The Monastery of the evangelist St John the Divine sits on top of a prominent cliff bluff and seen from virtually everywhere on the island. The monastery's high grey walls are fringed the white cube houses of Chora. It looks more fortress than monastery, and that was part of its purpose, to keep monks and villagers safe from attacks by marauding pirates.
That is also the reason why, despite its large size, it has only two doors in its 15-metre high walls. There is even a balcony from which molten lead could be poured down on any attackers trying to storm the main gate.
Building began in 1088 under the direction of the monk Hosios Christodoulos. The interior is a multi-levelled complex with interior courtyards, colonnades and narrow corridors.
Inside, the visitor first enters the cobbled courtyard lined with four chapels. To the north, the monk's cells are constructed around the central nave or catholikon, in the Byzantine style and an astonishing temple built in 1820 by 12 craftsmen and containing the abbot's chair and many beautiful icons.
Indeed many of the monastery's icons are beyond price, as indeed are many of the treasures inside. Notable is the sacristy, built by the bishop Nikiforos of Laodicia with a large icon of the revelation, dating from 1625, and an 11th-century icon of Agios Nikolaos, as well as jewels, gold and silverware donated by rich Patmians.
The historic library is one of the most important religious libraries in Greece, if not the whole Christian world, with 900 rare manuscripts from the 15th and 16th centuries, more than 20,000 unique books and around 13,000 other manuscripts and codes.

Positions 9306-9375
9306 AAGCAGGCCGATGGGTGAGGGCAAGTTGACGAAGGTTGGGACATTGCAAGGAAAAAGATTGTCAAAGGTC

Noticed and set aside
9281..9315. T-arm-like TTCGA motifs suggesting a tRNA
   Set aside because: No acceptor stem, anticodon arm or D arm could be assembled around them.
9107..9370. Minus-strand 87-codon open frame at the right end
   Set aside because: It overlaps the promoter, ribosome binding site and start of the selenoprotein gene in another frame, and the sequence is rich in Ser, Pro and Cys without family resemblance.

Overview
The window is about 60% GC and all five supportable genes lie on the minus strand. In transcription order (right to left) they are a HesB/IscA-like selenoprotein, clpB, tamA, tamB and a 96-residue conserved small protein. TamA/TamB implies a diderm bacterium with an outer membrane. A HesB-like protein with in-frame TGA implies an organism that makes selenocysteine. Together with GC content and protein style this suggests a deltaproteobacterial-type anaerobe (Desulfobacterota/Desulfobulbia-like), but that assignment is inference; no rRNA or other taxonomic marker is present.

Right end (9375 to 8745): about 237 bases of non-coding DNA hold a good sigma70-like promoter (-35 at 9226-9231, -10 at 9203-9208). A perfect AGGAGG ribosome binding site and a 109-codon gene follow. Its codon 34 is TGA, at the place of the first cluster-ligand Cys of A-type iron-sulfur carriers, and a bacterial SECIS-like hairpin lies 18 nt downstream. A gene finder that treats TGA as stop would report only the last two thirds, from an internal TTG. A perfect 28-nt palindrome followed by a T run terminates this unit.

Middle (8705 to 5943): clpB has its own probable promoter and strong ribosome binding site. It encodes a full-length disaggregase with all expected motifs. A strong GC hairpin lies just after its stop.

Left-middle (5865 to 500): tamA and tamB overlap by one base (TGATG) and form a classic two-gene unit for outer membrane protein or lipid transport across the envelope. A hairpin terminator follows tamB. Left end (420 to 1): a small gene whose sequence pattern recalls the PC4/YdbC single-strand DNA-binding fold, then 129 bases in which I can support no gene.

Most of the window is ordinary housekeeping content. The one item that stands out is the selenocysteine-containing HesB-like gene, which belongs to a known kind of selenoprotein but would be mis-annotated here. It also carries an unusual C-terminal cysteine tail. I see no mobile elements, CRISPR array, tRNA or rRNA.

Arki and Marathi are part of a small clutch of islands in the Dodecanese group, north of Lipsi and east of Patmos and a popular destination for day trip boats from Patmos, Leros and Lipsi. They are on the main ferry route from Samos to Kalymnos and gets about three boats a week calling in with visitors and supplies. There is also a twice-weekly boat from Patmos.
Arki is about eight nautical miles from Patmos and has about 50 permanent residents, a harbour, a couple of small beaches, four tavernas and a minimarket. Arki harbour is in a deep bay, well protected from winds. Most islanders live close to the dock and survive by fishing, goat herding or helping run the tavernas.
Arki is virtually treeless: a dry, rocky landscape with little vegetation apart from olive trees and some hardy shrubs. On the hill overlooking the harbour are the ruins of an acropolis, barely more than a pile of stone now. The best Arki beach is at Tiganakia in the south. It's tiny and rocky, but the view across the bay to nearby islets is idyllic.
Day-trippers arrive from mid-June, and by August the beach can be crammed every day. At the northern shore is a cave with stalactites and stalagmites, although it's not easy to find among the olive trees.
Arki may be small, but Marathi is even smaller, although it does have the best beach. There are a couple of dainty harbours, three tavernas, a few houses for the 40 or so islanders, a beach and some goats. There are no villages on Marathi, just the long, sandy beach with a taverna at each end and one in the middle. Marathi has a few rooms to let, but it's best to arrange to stay on Marathi before you arrive – if they are full you get to sleep on the beach.